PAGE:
Relationships are complex. We like to think that our interactions with other people are straightforward: they do or say something, and we react by doing or saying something else. While it may look like that on the outside, when we dig deeper, our relationships are moving, breathing organisms shaped by our past experiences, personalities, fears, and dreams.
Past relationships, in particular, seem to have a significant impact on relationships in the future. Our relationships with early caregivers lay the foundation for how we interpret our future relationships. During our lifetime, each relationship we have builds upon that foundation to reinforce or change the lessons we learned.
Attachment theories postulate that human beings are born with a drive to form close emotional bonds with a caregiver. When functioning well, these bonds provide children with a sense of security and a stable base from which they can develop and explore the world. This security is determined by how caregivers respond when children try to get their attention. For example, a child whose caregiver consistently fails to respond to her cries would develop a very different view of the world than a child whose caregiver does respond to her needs.
There are several different attachment theories, but the most widely accepted (and the one that I find most useful) is the Four Factor Model described by Bartholomew and Horowitz. This model proposes that our early relationship experiences cause us to develop a positive or negative view of ourselves and others, which influences our understanding of future relationships. Let's go through each of the attachment styles in this model in a little more detail.
Secure. People with secure attachment styles typically had early caregivers who were loving and responsive to their needs. Bartholomew and Horowitz's model describes people with secure attachment styles as "feeling comfortable with intimacy and autonomy," meaning that they enjoy close relationships and generally trust others while feeling positively enough about themselves to be independent.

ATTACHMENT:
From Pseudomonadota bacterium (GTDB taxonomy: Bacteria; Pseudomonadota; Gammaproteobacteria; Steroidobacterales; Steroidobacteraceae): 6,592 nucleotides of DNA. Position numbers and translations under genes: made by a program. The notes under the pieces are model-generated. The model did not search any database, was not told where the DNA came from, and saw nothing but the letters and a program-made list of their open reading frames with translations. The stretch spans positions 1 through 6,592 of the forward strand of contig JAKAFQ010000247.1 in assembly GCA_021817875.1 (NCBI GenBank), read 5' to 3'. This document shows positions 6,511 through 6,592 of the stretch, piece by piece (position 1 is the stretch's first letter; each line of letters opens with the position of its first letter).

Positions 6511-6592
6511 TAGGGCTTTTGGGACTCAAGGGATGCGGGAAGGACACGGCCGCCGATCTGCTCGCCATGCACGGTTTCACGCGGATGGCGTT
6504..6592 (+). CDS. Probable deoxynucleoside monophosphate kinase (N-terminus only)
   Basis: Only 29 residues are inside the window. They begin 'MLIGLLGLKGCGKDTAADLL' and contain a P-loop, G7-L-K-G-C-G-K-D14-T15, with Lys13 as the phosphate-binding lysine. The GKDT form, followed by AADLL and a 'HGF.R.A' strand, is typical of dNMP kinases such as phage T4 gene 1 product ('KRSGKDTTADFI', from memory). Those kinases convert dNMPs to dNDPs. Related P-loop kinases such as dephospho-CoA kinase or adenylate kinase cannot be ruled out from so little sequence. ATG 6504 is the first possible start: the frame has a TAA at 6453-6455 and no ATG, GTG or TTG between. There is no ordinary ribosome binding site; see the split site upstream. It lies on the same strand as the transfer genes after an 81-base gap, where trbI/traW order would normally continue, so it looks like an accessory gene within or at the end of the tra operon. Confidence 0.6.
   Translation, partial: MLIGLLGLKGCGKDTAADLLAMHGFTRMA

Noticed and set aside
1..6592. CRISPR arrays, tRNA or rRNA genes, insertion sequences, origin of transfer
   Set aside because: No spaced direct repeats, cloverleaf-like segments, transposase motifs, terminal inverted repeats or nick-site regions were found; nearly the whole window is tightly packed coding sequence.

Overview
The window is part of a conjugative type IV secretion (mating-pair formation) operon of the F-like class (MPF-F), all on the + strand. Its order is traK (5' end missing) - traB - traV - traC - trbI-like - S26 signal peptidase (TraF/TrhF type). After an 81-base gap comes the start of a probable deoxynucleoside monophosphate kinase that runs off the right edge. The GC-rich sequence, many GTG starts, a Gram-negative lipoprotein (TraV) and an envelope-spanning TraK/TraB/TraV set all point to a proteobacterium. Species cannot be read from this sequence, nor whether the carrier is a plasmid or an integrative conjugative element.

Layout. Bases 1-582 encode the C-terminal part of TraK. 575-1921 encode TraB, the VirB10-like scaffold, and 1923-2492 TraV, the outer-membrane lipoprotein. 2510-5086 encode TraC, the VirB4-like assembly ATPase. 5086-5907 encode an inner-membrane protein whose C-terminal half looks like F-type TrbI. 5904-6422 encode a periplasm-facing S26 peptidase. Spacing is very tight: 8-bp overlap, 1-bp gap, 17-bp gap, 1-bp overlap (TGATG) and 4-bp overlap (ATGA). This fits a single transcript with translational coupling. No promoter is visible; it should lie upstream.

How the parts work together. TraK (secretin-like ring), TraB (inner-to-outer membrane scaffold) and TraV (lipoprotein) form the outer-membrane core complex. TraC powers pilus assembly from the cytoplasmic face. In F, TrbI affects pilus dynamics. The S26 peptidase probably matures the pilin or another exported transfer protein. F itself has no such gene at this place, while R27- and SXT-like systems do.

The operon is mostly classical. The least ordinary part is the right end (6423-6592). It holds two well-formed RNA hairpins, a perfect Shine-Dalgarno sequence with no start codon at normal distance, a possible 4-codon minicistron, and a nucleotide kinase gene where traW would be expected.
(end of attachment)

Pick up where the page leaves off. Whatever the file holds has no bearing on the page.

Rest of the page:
Preoccupied. People with this attachment style often describe having early caregivers who were overbearing or overprotective ("helicopter parents," for example) or caregivers who were inconsistent in the way they responded to their needs. People with preoccupied attachment styles feel that others can meet their needs, but they are scared they will choose not to. They don't trust themselves enough to meet their own needs, so they cling to others and become very anxious about their relationships.
Dismissing. People in this subgroup feel pretty self-confident but tend not to trust others. As such, they avoid close relationships and may view other people as unreliable and even incompetent. This type of attachment style often develops in people who have been neglected by their early caregivers.
Fearful. People who have been traumatized by their caregivers may develop a fearful attachment style. They have a negative view of themselves which causes them to feel as though they can't depend on themselves. They want to be close to others, but because they also have a negative view of others, they avoid close relationships.
Although we have discussed these as four distinct categories, there are no rigid boundaries in real life. These attachment styles exist on a spectrum, even within an individual. Depending on what is going on in your life, you may become more or less secure or insecure. You can even have different attachment styles within various relationships. Although people generally remain within the same general categories, attachment is flexible. We can learn new strategies to improve our connections with others, grow, and develop more secure attachment styles.
We will talk more in the future about how you can work to make your attachment style more secure. But for now, awareness and understanding of these patterns and how they manifest can be a great place to start. If you are interested in this subject, check out the following books:
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Bartholomew K, Horowitz LM. Attachment styles among young adults: A test of a four-category model. Journal of Personality and Social Psychology. 1991; 61(2): 226-244.
Johnson SM. Attachment theory in practice: Emotionally Focused Therapy (EFT) with individuals, couples, and families. New York, New York: Guilford Press; 2019.
Stuart S, Robertson M. Interpersonal psychotherapy: a clinician’s guide. 2nd Ed. London: Hodder Arnold; 2012.
Van Buren A, Cooley EL. Attachment styles, view of self and negative affect. North American Journal of Psychology. 2002 Dec; 4(3): 417-430.